Embroidery Statutes by Guillaume de Hangest, Paris

Coat of arms of the Hangest family. Coat of arms of the Hangest family.

In 1303, the then Provost of Paris, Guillaume de Hangest, signed specific statutes for the corporation of the embroiderers and embroideresses in Paris. They are the first of this type ever drafted in western Europe. One of the rules says that gold work should be worked with silk thread. Another rule forbids embroiderers to work with candlelight, since their work would simply be inferior to that worked by daylight.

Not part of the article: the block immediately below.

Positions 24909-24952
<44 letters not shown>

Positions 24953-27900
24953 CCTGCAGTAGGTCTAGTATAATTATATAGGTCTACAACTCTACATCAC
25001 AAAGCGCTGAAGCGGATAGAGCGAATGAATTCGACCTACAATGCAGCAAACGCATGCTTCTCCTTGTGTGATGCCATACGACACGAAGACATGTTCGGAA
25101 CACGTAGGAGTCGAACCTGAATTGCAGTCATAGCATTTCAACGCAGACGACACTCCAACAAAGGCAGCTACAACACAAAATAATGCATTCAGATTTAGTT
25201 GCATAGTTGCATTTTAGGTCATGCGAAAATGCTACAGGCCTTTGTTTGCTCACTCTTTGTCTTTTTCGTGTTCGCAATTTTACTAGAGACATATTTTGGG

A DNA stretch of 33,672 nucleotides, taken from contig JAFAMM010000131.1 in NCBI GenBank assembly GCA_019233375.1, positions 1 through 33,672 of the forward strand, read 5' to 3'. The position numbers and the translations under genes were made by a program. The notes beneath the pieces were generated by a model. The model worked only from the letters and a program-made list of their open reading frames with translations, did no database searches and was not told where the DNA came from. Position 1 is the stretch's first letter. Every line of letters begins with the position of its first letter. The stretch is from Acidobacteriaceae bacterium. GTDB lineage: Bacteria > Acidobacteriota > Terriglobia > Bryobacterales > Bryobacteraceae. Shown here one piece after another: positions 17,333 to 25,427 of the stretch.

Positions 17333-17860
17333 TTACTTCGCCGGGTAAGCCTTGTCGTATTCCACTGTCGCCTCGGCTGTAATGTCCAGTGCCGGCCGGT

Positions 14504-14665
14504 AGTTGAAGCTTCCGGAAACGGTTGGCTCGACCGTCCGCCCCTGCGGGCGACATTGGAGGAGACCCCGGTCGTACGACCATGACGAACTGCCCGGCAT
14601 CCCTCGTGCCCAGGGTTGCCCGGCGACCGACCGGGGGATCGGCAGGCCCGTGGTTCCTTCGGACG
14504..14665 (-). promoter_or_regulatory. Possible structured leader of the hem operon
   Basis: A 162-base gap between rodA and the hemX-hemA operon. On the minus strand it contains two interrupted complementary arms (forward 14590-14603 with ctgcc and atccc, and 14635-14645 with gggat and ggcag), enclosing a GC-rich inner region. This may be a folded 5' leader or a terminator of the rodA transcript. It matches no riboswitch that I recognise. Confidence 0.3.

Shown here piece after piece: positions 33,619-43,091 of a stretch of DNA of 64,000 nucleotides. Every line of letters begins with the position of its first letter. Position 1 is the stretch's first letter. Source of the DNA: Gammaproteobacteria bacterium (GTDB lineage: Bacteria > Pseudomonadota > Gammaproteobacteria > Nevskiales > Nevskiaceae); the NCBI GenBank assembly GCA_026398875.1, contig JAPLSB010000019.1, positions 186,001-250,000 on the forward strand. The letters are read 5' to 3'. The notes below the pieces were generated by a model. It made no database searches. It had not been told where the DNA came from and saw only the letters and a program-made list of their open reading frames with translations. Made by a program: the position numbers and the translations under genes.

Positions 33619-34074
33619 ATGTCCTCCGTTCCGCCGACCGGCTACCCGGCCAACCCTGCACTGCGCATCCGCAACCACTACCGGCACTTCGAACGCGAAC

Apprenticeships lasted for at least eight years. Work on Sundays and other religious feast days was also forbidden, and so was a visit by a guild member to someone who was not.

Source: STANILAND, Kay (1991). Embroiderers, London: British Museum Press, pp. 13-14.

Digital source of illustration (retrieved 5th February 2017).



Last modified on Thursday, 25 May 2017 18:46